A robot is placed on the square A1 of a standard chessboard and has to reach H8. It understands orders Up, Down, Left, Right. On some squares, there might be a cement block; is such a case, the robot does not execute the order and continues with the next one on your list.
There always is at least one possible path.
The list of directions is finite.
The robot might reach the destination somewhere in the middle of your list.
Give the answer in the form UURRU.
(This list will work i.e. on an empty 3x3 chessboard or with a single block on A3 but will fail with a single block on B3.)

I had this solution in mind, unfortunately, it fails because of repeated situations.
Starting situation: 6 lanterns, only lantern 6 is lit.
First round:
lantern 1: no action
lantern 2: devil turns it on
remaining lanterns: angel does not do anything (If the devil turns a lantern on before the angel has turned any off, then the angel should just do nothing on that circuit. )
Situation: Lanterns 2 and 6 are lit
2nd round:
lantern 1: no action
lantern 2: angel turns it off (on each circuit, turn off all lit lanterns until the devil turns an unlit lantern on)
Now, only the lantern 6 is lit: the game ends if the lanterns return to a previously encountered state
What am I missing?

Here's an example from my code's 6 lantern output:
111110 <one lit lantern (interpret 0 as "on" and 1 as "off")
111101 <one lit lantern
You suppose the devil turns the lantern 5 on. But what if he turns the lantern 4 and not 5 on?
111110 <one lit lantern (interpret 0 as "on" and 1 as "off")
111010 your turn
P.S. I am not touchy (did not even think it could be interpreted this way), but I think things over. In the last time, I wrote a lot of nonsense, i.e. my first answer.

@EventHorizonMy post is unrelated to yours.
The number of lamps is not important, just a little bit more that those I quote.
"Let's start with one lantern lit, i.e. 33.":
This is not a binary number, it is the 33rd lantern assuming the starting position is the 1st lantern (conveniently chosen), following the lantern 32 and followed by the lantern 34.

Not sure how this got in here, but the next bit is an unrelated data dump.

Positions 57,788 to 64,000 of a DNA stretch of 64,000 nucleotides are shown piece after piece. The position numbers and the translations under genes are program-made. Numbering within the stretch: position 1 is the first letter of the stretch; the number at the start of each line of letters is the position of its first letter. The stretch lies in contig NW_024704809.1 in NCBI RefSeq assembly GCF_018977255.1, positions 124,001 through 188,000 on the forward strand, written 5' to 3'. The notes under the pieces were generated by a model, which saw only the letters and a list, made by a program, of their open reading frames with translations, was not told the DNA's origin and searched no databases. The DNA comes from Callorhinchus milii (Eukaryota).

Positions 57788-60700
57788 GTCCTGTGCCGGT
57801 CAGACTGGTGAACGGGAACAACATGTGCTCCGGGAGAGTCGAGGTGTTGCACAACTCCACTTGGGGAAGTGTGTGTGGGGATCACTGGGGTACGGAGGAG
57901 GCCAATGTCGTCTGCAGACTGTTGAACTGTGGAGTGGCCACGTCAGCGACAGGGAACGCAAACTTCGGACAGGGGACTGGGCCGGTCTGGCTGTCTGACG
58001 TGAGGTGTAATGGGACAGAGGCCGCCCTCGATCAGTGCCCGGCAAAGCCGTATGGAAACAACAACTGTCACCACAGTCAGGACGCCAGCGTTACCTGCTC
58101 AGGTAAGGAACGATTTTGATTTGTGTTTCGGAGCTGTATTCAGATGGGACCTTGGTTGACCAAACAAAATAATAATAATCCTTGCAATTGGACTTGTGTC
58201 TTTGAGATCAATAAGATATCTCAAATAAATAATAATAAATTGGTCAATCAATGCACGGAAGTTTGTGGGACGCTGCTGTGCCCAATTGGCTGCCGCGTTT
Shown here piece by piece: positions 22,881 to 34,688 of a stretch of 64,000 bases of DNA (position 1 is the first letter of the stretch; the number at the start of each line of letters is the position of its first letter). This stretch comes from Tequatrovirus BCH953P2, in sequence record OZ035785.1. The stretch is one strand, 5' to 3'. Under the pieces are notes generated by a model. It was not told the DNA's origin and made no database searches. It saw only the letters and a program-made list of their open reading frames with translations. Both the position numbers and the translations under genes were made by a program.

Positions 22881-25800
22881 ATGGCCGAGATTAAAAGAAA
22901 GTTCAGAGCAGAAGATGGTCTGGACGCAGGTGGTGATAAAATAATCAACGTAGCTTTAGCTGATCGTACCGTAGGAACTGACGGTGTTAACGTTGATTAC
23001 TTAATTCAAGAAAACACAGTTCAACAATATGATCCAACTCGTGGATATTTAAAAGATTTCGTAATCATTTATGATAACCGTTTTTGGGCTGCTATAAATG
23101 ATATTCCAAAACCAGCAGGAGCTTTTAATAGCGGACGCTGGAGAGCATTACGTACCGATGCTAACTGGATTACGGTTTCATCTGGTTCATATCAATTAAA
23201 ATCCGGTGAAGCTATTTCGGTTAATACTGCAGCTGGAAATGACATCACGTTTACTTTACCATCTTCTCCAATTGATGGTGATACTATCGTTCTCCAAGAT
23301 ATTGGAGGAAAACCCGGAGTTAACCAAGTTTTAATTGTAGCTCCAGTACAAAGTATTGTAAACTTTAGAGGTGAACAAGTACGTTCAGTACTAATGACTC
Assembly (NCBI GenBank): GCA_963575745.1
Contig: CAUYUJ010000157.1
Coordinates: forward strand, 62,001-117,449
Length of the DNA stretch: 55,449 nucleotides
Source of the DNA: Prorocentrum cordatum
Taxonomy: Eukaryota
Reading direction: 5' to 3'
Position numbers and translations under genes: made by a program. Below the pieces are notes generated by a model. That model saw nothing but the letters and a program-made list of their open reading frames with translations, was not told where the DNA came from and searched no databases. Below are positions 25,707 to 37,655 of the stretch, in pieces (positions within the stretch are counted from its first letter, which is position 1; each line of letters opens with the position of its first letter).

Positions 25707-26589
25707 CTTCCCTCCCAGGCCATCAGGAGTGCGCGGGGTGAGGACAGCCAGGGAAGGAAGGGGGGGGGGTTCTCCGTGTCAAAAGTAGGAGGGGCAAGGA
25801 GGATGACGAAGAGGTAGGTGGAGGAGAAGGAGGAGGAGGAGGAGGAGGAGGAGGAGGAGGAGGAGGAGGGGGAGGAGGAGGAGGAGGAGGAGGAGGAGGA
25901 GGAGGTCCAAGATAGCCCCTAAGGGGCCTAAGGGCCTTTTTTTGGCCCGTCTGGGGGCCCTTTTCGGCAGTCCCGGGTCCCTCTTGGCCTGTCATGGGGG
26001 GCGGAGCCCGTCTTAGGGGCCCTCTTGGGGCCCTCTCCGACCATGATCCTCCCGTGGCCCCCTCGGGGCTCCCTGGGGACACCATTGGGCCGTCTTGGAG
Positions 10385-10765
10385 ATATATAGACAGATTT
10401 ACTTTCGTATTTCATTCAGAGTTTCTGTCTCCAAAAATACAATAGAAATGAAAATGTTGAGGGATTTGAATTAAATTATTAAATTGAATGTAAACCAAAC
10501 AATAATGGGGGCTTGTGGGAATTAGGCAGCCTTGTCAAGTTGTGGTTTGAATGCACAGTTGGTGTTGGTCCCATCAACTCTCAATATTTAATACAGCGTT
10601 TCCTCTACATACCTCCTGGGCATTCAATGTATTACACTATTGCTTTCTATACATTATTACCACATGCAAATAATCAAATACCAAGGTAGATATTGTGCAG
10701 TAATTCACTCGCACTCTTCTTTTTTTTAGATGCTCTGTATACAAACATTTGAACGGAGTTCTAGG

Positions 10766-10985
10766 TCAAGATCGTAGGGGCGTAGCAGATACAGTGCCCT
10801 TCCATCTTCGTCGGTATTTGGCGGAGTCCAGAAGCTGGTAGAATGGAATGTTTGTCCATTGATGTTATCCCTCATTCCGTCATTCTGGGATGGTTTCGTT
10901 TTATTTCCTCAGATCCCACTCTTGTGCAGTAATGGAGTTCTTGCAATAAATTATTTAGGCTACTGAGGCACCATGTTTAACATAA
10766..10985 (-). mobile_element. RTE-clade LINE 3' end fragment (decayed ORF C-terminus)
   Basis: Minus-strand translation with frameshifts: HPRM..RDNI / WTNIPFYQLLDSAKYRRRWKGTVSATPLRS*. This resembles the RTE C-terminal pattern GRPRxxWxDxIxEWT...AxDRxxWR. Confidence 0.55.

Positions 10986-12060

To decide who will do the dishes, we put in a jar tickets with prime numbers up to 111. The one who draws the ticket with a larger number wins.
I look at my ticket: 3. Maybe you have a low number like 11... So I offer to exchange our tickets before showing them.
What is the probability I will do the dishes?

I get 13.
Take one coin of each chest.
a) You get two Gold, one Silver:
Silver is identified, remains to distinguish all_Gold and Gold_Silver.
Take 10 more coins from the first G:
- if they are all gold, you identified all_Gold, the remaining is Gold_Silver
- if you get a silver coin, you identified Gold_Silver, the remaining is all_Gold
b) You get one Gold, two Silver:
Same proceeding, permute Gold/Silver.

There is a strip of N (N>13) squares. In the middle is the SILVER DOLLAR.
Two players alternatively place a penny on an empty square.
Then, at each turn, a player must:
- move one coin one or more squares to the left, observing:
- the coin cannot move out of the strip
- the coin cannot jump on another coin
- the coin cannot jump over another coin
- or -
- pocket the leftmost coin
Best strategy?

@Plasmid I translated your notation into mine, as far as we are gone, we have same results (excepted some doublets).
I thought about interpolation, too, but I did not go this way estimating there is not enough data.